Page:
What is Vitamin D and What does it do?
By Lisa Gangemi M.S in Nutrition, Registered Dietitian Nutritionist
‘Get outside and soak up some Vitamin D’ is a phrase we are very familiar with hearing in the summer months. However, Vitamin D is NOT a vitamin, it is a ‘prohormone’ and most of us are unable to spend enough time in the sun to ‘soak up’ this prohormone and convert it in our body into its usable hormone form. Understanding this hormone and the role it plays in the body is key to optimize you and your family’s health.
Prohormones are substances that our body converts into a hormone. Therefore, when sunlight hits the skin, prohormone form of Vitamin D is absorbed, our liver and kidneys then work together to convert prohormone Vitamin D to its active and usable form of hormone Vitamin D.
Causes of Vitamin D Deficiency
Vitamin D deficiency arises from multiple causes but most commonly is due to inadequate dietary intake and inadequate exposure to sunlight. Twenty minutes of sun exposure daily with the truncal body region (chest, stomach, or back) exposed is required to prevent vitamin D deficiency. However, most of us are unable to spend the necessary amount of time in the sunlight needed to synthesize adequate amounts of hormone vitamin D. This varies with season, location, time of day, age, skin color, weight, and underlying medical problems.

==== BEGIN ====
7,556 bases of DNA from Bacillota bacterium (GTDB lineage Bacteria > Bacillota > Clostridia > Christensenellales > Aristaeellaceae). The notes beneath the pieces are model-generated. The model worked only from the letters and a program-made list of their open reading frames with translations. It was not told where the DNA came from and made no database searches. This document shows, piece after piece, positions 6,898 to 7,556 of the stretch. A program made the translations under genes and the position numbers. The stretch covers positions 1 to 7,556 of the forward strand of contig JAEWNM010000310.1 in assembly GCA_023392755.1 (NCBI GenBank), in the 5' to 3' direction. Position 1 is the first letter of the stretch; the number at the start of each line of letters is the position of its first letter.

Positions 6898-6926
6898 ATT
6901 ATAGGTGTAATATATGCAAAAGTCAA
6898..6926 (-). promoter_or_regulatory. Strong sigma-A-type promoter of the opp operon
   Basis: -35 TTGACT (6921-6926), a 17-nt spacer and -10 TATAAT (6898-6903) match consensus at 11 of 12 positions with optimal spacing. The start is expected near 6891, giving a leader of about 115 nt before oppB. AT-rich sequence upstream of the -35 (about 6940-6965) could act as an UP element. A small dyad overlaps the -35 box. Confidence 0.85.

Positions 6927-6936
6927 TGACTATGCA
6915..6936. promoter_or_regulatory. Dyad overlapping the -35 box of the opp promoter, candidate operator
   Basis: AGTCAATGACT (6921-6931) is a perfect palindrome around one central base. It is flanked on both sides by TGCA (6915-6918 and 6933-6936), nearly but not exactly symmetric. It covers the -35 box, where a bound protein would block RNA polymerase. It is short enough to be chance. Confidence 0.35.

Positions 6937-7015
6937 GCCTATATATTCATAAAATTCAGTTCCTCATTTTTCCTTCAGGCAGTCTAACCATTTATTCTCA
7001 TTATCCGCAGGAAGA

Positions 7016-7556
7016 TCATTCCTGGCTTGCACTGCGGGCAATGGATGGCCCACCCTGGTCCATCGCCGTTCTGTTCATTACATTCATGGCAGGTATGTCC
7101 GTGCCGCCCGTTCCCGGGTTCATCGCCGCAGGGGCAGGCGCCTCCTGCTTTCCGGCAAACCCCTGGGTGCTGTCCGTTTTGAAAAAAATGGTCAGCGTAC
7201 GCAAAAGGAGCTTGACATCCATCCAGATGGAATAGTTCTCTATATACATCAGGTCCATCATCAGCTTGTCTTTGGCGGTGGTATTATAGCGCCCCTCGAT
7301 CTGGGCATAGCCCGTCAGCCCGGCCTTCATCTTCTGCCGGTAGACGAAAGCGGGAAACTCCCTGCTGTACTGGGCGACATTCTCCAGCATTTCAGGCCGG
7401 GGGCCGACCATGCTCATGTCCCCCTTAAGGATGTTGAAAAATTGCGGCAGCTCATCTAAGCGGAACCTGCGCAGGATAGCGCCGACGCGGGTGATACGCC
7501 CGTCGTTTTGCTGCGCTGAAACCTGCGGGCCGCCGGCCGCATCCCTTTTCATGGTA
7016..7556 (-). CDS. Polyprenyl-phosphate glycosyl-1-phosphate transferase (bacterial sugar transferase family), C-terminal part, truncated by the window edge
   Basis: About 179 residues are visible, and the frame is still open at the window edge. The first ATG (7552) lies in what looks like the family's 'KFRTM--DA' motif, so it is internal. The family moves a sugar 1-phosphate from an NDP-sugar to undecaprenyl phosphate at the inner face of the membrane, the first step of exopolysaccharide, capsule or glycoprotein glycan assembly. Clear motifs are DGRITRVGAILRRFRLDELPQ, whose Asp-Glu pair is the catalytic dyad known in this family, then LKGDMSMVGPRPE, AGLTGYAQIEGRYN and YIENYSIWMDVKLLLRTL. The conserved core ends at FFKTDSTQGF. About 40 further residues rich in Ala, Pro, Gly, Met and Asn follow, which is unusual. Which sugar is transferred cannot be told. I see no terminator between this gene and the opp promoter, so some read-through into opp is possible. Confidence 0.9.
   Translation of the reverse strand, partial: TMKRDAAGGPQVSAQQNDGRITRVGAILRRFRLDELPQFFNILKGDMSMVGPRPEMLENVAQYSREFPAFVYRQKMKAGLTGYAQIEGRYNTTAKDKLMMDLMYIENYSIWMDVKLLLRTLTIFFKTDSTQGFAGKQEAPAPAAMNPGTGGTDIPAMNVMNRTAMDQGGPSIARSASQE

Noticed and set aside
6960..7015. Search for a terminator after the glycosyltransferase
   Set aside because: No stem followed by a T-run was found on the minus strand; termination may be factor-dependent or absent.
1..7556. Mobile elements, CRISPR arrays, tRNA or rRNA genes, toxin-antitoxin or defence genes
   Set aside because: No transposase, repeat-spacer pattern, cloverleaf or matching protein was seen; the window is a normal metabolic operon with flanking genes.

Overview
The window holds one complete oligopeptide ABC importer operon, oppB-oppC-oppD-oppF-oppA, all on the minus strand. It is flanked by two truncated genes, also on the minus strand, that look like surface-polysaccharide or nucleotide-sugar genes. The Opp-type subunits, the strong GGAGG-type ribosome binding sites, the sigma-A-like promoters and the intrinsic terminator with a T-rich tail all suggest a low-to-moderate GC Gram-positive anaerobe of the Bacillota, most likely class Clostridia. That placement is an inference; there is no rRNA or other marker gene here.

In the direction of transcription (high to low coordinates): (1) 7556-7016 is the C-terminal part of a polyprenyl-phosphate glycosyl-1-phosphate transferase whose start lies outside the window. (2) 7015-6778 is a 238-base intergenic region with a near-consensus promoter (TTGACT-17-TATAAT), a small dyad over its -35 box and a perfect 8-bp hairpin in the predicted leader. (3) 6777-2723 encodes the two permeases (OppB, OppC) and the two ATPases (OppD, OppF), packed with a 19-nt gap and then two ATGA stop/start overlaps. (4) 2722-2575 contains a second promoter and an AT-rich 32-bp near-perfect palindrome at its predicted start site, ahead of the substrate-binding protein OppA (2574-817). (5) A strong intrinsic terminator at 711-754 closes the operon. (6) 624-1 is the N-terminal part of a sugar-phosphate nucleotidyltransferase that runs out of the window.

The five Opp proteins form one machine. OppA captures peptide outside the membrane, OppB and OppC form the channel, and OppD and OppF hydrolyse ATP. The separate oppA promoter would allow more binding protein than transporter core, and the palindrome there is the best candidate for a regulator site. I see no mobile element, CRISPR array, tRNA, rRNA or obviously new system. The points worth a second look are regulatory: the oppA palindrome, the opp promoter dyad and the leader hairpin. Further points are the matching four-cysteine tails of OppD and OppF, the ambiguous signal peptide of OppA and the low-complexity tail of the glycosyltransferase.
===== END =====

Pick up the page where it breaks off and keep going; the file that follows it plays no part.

Also, children and adults with certain malabsorption syndromes such as celiac disease, short bowel syndrome, gastric bypass, irritable bowel syndrome and those with cystic fibrosis, fatty liver disease, and kidney disease may have decreased ability to convert prohormone Vitamin D to its activate form.
What Role Does Vitamin D Play in the Body?
Vitamin D helps your body absorb calcium, one of the main building blocks for strong bones. Together with calcium, vitamin D helps protect you from developing osteoporosis, a disease that thins and weakens the bones and makes you more prone to fractures and breaks. Your body needs vitamin D for other functions too. Your muscles need it to move, and your nerves need it to carry messages between your brain and your body. A deficiency in Vitamin D makes you more prone to infections and illness, cardiovascular disease, and mental illnesses — including mood disorders like depression.
How Do I Increase My Child’s Vitamin D level?
At Island Kids Pediatrics we understand how important Vitamin D is for overall health and wellness. This is why we measure serum Vitamin D levels as part of your child’s annual bloodwork. When scheduling your appointment to discuss blood work results be sure to request an appointment be scheduled to meet with our Registered Dietitian to discuss the best way to optimize your child’s Vitamin D levels with a tailored personalized nutrition approach.